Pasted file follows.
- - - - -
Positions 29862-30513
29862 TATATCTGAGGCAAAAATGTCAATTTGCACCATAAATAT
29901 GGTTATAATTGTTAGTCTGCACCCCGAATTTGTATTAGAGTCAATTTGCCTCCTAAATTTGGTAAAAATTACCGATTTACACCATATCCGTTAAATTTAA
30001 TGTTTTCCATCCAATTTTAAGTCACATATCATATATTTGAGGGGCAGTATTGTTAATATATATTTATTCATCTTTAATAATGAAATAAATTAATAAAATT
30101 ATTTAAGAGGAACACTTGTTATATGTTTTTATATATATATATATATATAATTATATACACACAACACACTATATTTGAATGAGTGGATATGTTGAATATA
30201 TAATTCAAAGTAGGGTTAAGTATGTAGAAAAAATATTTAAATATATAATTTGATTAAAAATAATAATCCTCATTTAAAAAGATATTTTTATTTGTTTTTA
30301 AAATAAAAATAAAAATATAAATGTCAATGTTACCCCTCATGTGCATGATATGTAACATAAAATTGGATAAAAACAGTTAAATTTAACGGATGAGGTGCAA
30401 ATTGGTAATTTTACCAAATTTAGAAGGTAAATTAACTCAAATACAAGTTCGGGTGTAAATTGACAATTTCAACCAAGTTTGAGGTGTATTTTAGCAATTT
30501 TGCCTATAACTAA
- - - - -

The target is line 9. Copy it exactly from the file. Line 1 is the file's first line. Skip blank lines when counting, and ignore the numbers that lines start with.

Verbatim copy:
30501 TGCCTATAACTAA